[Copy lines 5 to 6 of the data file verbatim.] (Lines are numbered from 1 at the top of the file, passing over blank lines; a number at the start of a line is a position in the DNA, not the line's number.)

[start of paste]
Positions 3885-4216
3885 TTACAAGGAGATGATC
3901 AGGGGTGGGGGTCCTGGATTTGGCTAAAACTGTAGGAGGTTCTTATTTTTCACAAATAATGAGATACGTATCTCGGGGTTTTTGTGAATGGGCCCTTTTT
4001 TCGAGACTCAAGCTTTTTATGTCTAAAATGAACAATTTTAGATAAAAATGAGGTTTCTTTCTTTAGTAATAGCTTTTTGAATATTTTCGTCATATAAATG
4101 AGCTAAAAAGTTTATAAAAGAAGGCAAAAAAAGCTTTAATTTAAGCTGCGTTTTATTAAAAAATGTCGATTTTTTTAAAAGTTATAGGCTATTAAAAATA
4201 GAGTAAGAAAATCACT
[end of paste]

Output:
4101 AGCTAAAAAGTTTATAAAAGAAGGCAAAAAAAGCTTTAATTTAAGCTGCGTTTTATTAAAAAATGTCGATTTTTTTAAAAGTTATAGGCTATTAAAAATA
4201 GAGTAAGAAAATCACT